T-90 Main Battle Tank of Russia – 3rd Generation Russian Tank
T-90 is a Third Generation Russian Battle Tank that entered service in 1993. The Tank is a modern variation of the T-72B and incorporates many features found on the T-80U.
The T-90 Main Battle Tank (MBT) is a further development of the T-72. It was adopted by the Russian Army in 1993 and its low-rate production commenced in 1994. Currently Russian Army operates around 750 – 1 000 of these MBTs of all variants. It is the most modern tank currently in service with the Russian Army, which has a requirement for around 1 500 of these tanks. Also currently it is the only mass-produced MBT in Russia. The T-90 is considered to be among the 10 best main battle tanks in the world.
Currently it is the most commercially successful main battle tank on the global market. Export operators are Algeria (305), Azerbaijan (114), Turkmenistan (40) and Venezuela (50~100). The largest export operator is India which ordered 1 657 T-90S tanks. This Indian order included 248 tanks delivered from Russia, 409 tanks assembled locally from knock-down kits and another 1 000 tanks are being license-produced in India. Production was planned to be completed in 2020. Iraq recently ordered 73 of these Russian main battle tanks. Deliveries commenced in 2018. Vietnam ordered another 64 units.
The T-90 saw action during the military conflicts in Ukraine and Syria.
The T-90 MBT uses a well proven chassis of the T-72 and turret with all weapon systems of the T-80U.
It has a welded composite armor hull with a built-in Kontakt-5 explosive reactive armor blocks. Its protection is enhanced by Shtora-1 countermeasures system, which significantly reduces the chance of being hit by enemy anti-tank guided missiles with semi-automatic guidance. Early production tanks had a cast turret.
The T-90 main battle tank is a armed with a fully-stabilized 2A46M 125 mm smoothbore gun. This gun is also used to launch 9M119M Refleks (NATO designation AT-11 Sniper-B) anti-tank guided missies, in the same manner, as ordinary munitions. These missile has a range of 4-5 km and can also engage low-flying helicopters. Main gun of the T-90 is completed with a carousel-type autoloader. A total of 22 rounds are carried in the autoloader and are ready to fire.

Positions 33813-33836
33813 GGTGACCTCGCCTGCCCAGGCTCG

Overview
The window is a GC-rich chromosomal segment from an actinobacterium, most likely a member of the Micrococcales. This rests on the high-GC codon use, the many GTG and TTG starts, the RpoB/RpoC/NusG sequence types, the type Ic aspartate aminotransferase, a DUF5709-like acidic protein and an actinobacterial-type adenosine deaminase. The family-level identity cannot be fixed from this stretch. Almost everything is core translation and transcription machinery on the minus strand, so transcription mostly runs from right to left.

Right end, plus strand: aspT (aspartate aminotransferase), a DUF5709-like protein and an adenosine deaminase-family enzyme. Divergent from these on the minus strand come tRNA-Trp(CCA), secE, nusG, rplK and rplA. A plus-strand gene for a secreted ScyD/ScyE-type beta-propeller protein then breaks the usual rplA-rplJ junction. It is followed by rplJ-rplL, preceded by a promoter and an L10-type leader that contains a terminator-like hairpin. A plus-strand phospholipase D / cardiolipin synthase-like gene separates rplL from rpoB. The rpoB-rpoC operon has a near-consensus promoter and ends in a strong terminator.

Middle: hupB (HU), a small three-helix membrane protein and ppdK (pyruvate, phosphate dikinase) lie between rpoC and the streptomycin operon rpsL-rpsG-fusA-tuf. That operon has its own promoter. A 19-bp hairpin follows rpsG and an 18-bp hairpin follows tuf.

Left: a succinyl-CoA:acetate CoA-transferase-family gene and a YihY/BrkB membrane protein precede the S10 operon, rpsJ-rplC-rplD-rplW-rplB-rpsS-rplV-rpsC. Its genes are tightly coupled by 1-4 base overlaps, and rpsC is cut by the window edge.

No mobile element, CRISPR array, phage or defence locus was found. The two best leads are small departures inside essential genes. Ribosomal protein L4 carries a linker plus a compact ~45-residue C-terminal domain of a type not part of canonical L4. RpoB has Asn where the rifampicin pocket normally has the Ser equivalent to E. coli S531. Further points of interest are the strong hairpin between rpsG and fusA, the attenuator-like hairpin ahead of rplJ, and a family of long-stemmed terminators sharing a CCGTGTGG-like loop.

However remaining ammunition is stored in the main compartment, rather than a separate compartment with a blow-out panels. This drawback was common to all Cold War era Soviet main battle tanks. Once the armor is penetrated it can trigger detonation of onboard ammunition. Effective range of fire with APFSDS round is 2 000-3 000 m day and 2 000-2 600 m at night. Armor penetration is around 590-630 mm at 2 000 m range.
Secondary armament consists of a coaxial 7.62 mm machine gun and a roof mounted remotely-controlled 12.7 mm machine gun, used against both ground and air targets.
Fire control system of the T-90 was adequate for the 1990s. However currently it can not match similar systems of modern main battle tanks. The T-90 lacks advanced sights with thermal vision, as well as panoramic commander’s sight, which would allow to detect and engage targets faster.